Silk-based delivery systems of bioactive molecules.

Department of Biomedical Engineering, Tufts University, Medford, MA 02155, USA.
Advanced drug delivery reviews (Impact Factor: 11.96). 03/2010; 62(15):1497-508. DOI: 10.1016/j.addr.2010.03.009
Source: PubMed

ABSTRACT Silks are biodegradable, biocompatible, self-assembling proteins that can also be tailored via genetic engineering to contain specific chemical features, offering utility for drug and gene delivery. Silkworm silk has been used in biomedical sutures for decades and has recently achieved Food and Drug Administration approval for expanded biomaterials device utility. With the diversity and control of size, structure and chemistry, modified or recombinant silk proteins can be designed and utilized in various biomedical application, such as for the delivery of bioactive molecules. This review focuses on the biosynthesis and applications of silk-based multi-block copolymer systems and related silk protein drug delivery systems. The utility of these systems for the delivery of small molecule drugs, proteins and genes is reviewed.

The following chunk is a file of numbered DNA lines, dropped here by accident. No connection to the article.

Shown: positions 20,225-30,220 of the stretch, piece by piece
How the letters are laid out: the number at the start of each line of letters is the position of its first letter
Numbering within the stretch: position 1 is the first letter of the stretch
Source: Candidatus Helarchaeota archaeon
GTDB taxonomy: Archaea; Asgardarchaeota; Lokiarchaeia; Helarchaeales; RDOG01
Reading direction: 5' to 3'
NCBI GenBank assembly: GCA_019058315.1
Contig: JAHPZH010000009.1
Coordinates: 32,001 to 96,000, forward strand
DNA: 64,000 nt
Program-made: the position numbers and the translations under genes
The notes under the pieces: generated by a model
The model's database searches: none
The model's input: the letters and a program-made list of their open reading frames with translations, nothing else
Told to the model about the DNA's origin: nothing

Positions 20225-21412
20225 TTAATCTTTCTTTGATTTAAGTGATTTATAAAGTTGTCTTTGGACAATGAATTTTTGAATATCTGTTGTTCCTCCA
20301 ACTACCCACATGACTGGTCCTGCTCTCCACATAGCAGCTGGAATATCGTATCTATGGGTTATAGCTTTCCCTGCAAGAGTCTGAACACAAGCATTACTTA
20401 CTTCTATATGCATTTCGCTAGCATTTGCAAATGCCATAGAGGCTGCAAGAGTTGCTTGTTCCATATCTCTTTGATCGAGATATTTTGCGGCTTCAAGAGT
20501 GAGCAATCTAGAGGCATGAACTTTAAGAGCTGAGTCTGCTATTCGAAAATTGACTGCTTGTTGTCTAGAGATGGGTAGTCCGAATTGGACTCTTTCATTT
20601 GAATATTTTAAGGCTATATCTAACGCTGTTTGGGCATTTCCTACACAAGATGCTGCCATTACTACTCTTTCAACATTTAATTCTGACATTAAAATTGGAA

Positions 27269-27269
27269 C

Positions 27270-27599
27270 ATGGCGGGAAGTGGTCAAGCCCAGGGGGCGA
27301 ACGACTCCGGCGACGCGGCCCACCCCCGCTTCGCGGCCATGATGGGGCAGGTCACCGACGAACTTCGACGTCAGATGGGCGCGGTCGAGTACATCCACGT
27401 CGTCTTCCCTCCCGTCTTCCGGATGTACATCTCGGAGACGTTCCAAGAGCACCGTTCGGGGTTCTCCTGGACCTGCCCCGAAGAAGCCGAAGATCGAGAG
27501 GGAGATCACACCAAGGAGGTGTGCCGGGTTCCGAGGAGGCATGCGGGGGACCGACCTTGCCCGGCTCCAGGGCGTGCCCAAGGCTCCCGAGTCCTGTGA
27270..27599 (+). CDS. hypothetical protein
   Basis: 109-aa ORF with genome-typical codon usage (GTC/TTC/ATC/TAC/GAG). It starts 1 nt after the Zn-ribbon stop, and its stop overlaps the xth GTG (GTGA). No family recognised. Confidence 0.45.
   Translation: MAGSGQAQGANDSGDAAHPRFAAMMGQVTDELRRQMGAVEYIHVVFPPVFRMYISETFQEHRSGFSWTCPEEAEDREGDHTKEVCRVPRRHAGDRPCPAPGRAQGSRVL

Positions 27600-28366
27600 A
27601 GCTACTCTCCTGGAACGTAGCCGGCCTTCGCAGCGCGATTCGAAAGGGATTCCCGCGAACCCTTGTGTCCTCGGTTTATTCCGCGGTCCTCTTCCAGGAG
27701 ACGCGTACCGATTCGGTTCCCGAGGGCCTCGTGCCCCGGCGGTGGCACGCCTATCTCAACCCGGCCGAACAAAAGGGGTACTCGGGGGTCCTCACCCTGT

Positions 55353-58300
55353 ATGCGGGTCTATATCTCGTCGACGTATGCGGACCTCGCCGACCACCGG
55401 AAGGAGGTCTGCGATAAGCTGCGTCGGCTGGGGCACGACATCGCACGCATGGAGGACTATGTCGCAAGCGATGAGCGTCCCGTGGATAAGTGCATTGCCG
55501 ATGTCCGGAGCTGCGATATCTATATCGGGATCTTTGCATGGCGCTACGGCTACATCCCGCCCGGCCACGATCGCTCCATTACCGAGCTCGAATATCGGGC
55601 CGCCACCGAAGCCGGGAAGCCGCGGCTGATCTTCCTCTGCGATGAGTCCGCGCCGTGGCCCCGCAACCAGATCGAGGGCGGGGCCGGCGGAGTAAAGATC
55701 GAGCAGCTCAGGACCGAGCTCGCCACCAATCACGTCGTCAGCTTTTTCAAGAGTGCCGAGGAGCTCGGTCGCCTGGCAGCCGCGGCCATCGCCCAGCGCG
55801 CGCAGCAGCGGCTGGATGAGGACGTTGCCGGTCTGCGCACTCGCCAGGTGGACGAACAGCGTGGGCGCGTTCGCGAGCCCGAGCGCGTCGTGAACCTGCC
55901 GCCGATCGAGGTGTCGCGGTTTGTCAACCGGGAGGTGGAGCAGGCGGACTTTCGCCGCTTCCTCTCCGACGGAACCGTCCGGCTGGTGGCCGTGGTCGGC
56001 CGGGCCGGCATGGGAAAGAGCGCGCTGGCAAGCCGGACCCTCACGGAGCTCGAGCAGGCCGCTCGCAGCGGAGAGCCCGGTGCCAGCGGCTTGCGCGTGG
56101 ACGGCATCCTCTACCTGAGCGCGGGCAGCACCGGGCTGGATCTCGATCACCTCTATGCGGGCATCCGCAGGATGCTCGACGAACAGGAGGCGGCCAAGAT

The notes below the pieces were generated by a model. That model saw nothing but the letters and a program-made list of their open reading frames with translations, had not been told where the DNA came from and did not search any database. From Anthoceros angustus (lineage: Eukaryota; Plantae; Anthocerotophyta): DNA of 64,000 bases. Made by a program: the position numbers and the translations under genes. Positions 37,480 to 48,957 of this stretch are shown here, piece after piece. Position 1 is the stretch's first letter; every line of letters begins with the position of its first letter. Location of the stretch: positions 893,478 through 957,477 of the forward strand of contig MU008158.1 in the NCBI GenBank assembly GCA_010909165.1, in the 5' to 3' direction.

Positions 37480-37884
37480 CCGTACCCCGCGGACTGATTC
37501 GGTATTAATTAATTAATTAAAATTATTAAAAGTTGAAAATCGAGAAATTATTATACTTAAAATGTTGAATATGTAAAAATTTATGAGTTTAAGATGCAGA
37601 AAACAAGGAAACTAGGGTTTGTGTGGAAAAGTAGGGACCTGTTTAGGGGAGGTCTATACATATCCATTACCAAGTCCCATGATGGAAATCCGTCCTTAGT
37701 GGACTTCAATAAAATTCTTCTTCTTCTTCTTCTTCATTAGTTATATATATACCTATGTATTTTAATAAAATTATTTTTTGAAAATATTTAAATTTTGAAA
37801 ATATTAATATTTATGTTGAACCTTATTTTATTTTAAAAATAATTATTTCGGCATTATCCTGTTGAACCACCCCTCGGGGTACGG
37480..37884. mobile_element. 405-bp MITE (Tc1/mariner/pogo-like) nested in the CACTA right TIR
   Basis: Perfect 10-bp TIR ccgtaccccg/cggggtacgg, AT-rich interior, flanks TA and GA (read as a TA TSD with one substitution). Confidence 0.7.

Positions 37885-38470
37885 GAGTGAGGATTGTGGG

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    ABSTRACT: Degradation behavior is very important in the field of silk-based biomaterials. Mulberry and nonmulberry silk fibroins are structurally and functionally distinguishable; however, no studies have examined the differences in the degradation behaviors of silk materials from various silkworm species. In this study, Ca(NO3)2 was used as a uniform solvent to obtain regenerated mulberry and nonmulberry (Antheraea pernyi and Antheraea yamamai) silk fibroin (SF) solutions, and the degradation behaviors of various SF scaffolds were examined. In vitro and in vivo results demonstrated that regenerated mulberry SF scaffolds exhibited significantly higher mass loss and free amino acid content release than did nonmulberry SF scaffolds. The differences in the primary structures and condensed structures between mulberry and nonmulberry SF contributed to the significant difference in degradation rates, in which the characteristic (–Ala–)n repeats, compact crystal structure and high α-helix and β-sheet contents make nonmulberry SF more resistant than mulberry SF to enzymatic degradation. Moreover, the Antheraea pernyi and Antheraea yamamai SFs possess similar primary structures and condensed structures, although a slight difference in degradation was observed; this difference might depend on the differences in molecular weight following the regeneration process. The results indicate that the original sources of SF significantly influence the degradation rates of SF-based materials; therefore, the original sources of SF should be fully considered for preparing tissue engineering scaffolds with matched degradation rates.
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